[Australia] ‘Coal miners stick together and we bleed black’ (Queensland Times – March 23, 2017)

WE BLEED black. That is what Bundamba MP and Coal Workers’ Pneumoconiosis Select Committee chair Jo-Ann Miller said about coalminers and their families in a forthright speech to parliament today.

Ms Miller moved that the the House take note of report No. 1 of the Committee, titled Inquiry into the re-identification of coal workers’ pneumoconiosis in Queensland-interim report. Ms Miller started off by telling the parliament that coalminers are a tough breed.

“As a coalminer’s daughter and granddaughter, I know this well,” she said. “We stick together and, as we say, we do not bleed red; we bleed black. “Unfortunately, that is so true of black lung disease. Continue Reading →

Mining’s ‘good news story’ – by Len Gillis (Sudbury Star – February 19, 2017)

No one can say for certain when it happened the last time, but Ontario’s mining industry is basking in what might be the best “good news story” to come along in quite awhile. No one died in a mining accident last year in Ontario.

In all of 2016, there was not one mining fatality and Ontario Labour Minister Kevin Flynn said everyone in the industry deserves a pat on the back because of it.

In an interview with The Daily Press, Flynn said labour leaders, mining managers and the rank-and-file workers can all take a bow for looking out for each other and for themselves. Flynn said it might have been seen as mission impossible, but now everyone knows it can be done. Continue Reading →

Lonmin reports lower output as protesters demand compensation – by Zandi Shabalala (Reuters U.K. – January 26, 2017)

LONDON – Lonmin LML.L reported weaker than expected output on Thursday, causing analysts to raise doubts over 2017 production targets, and faced demands for compensation following the shooting of 34 miners at Marikana in South Africa’s platinum belt.

The company reiterated its sales guidance for 2017, but said larger shafts, known as generation 2, had disappointed and production from them was 5.2 percent lower in the final three months of last year than in the previous year.

The production shortfall added to steep losses for Lonmin’s volatile share price. It was down more than 16 percent by 1230 GMT. The wider sector was roughly flat. .FTNMX1770 Continue Reading →

[First Nickel mining deaths] ‘Waiting for justice’ (Part 2 of 2) – by Carol Mulligan (Sudbury Star – January 23, 2017)

Accent: Union, families feel criminal charges warranted through Westray provision

The silence was gut-wrenching in a Sudbury courtroom last year for the families of two men attending preliminary proceedings into charges in the deaths of their loved ones May 6, 2014 at Lockerby Mine.

The families of Norm Bisaillon and Marc Methe attended court after eight charges were laid against mine owner First Nickel Inc. and five were laid against Taurus Drilling Services by the Ministry of Labour.

Bisaillon, 49, and Methe, 34, were killed by a fall of ground at FNI’s Lockerby Mine, just hours after they contacted an FNI employee to discuss a concern about the area in which they were working, their families say. Continue Reading →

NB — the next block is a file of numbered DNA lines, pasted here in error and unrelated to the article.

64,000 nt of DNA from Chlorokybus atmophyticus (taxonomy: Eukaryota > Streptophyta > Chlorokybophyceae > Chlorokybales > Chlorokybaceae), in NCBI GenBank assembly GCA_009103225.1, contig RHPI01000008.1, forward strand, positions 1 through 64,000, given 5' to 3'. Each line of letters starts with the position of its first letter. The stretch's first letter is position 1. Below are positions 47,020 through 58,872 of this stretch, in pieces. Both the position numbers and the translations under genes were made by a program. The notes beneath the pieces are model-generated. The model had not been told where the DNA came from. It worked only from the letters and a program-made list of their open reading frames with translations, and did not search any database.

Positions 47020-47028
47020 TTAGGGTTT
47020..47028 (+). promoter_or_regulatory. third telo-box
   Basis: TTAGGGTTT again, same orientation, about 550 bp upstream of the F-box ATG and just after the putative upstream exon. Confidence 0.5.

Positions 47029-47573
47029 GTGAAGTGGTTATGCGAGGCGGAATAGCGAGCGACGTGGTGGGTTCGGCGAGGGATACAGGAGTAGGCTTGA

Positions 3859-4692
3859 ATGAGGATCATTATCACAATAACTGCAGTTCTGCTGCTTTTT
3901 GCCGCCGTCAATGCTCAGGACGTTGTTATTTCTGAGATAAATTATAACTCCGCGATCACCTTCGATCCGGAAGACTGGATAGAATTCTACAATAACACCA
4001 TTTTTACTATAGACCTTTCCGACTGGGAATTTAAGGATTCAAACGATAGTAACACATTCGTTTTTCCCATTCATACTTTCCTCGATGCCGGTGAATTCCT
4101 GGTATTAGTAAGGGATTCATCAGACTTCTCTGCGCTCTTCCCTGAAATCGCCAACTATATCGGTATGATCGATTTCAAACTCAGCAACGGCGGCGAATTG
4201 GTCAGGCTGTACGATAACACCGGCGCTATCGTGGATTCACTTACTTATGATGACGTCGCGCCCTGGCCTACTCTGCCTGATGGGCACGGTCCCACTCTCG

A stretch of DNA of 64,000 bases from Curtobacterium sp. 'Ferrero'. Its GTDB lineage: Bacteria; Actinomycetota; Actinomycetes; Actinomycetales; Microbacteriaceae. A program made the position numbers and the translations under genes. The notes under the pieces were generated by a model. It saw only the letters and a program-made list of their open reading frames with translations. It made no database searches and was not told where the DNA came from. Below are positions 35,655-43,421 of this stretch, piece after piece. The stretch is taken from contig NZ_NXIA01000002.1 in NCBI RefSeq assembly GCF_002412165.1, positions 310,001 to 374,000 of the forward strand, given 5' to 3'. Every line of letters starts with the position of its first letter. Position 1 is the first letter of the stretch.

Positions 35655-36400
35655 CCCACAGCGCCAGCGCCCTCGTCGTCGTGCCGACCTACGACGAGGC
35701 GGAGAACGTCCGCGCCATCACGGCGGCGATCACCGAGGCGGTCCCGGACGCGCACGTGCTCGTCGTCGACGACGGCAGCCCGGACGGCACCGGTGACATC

[First Nickel mining deaths] Sudbury Accent: Grieving families wait for answers (Part 1 of 2) – by Carol Mulligan (Sudbury Star – January 21, 2017)

On Sunday, May 4, 2014, Norm Bisaillon was considering his options. Bisaillon, 49, was employed by Taurus Drilling Services, but was thinking about leaving Sudbury for another job. He told partner, Romeena Kozoriz, “I’m going to be going to the Yukon.”

Bisaillon was working for Taurus at First Nickel Inc.’s Lockerby Mine. He had 23 years’ experience at several companies.

“He never, ever was afraid to work in a place, OK, and he worked in South Africa where there’s no safety, there’s nothing,” said Kozoriz of Bisaillon’s 18-month stint there. “He wasn’t as concerned (there) for his safety as Lockerby.” Continue Reading →

After Jharkhand toll, 2016 one of deadliest years for mine workers – by Anil Sasi (Indian Express – January 3, 2017)

Eastern Coalfields, where the latest accident has taken place, is a subsidiary of State-owned Coal India Ltd (CIL), the world’s largest coal miner.

Thursday night’s mine collapse at Eastern Coalfields Ltd’s Lal Matia coal mine in Jharkhand rounds up one of the deadliest years for those toiling deep in the bowels of the earth.

The 17 mine worker deaths reported till January 1 sharply push up the mining fatality count for this year, which stood at 65 across both coal and non-coal mines during just the first six months of this year, for which latest data is available — translating into a fatality every three days. More than a dozen workers remain trapped.

In a sector whose safety record is far from inspiring, at least 122 people more were documented to have met with a serious accident during this period, which translates into a serious accident every one and a half days. With a fatal accident every three days, mining is arguably the most dangerous profession in India, alongside ship-breaking. Continue Reading →

Black Lung, Incurable and Fatal, Stalks Coal Miners Anew – Editorial (New York Times – December 24, 2016)

Appalachian health officials report a shocking rise in cases of black lung — the deadly coal-mining disease thought to have been reined in by a landmark federal law passed in 1969.

Young miners are proving particularly vulnerable because the thinner coal seams now being worked in Appalachia leave them vulnerable to a more volatile black lung strain rooted in silica dust, according to an investigative report by National Public Radio.

The emergence of a new generation of miners gasping for their lives should give President-elect Donald Trump, who has vowed to revive the industry, reason to reflect on a safer course for the very workers he claimed to prize as a candidate. There is no known cure for black lung, a wearying disease responsible for 78,000 deaths since 1968. Continue Reading →

Asbestos, Que., a town left pondering its name in wake of proposed ban – by Ingrid Peritz (Globe and Mail – December 17, 2016)

MONTREAL — To Canadians and much of the world, the word “asbestos” is synonymous with poison and a slow, painful death. But to 7,000 people in southern Quebec, the word is the name of their home. Now they are struggling over whether to turn their backs on it.

Ottawa’s announcement this week that it would ban the fibre has revived a debate in Asbestos about changing the town’s name, a symbolic gesture that would, in effect, wipe the product and the word off the map.

“To improve the economy, I’m ready to analyze all proposals, including changing the name,” the mayor of Asbestos, Hugues Grimard, said in an interview on Friday. “People are talking about it. I’m not closed to it.” Continue Reading →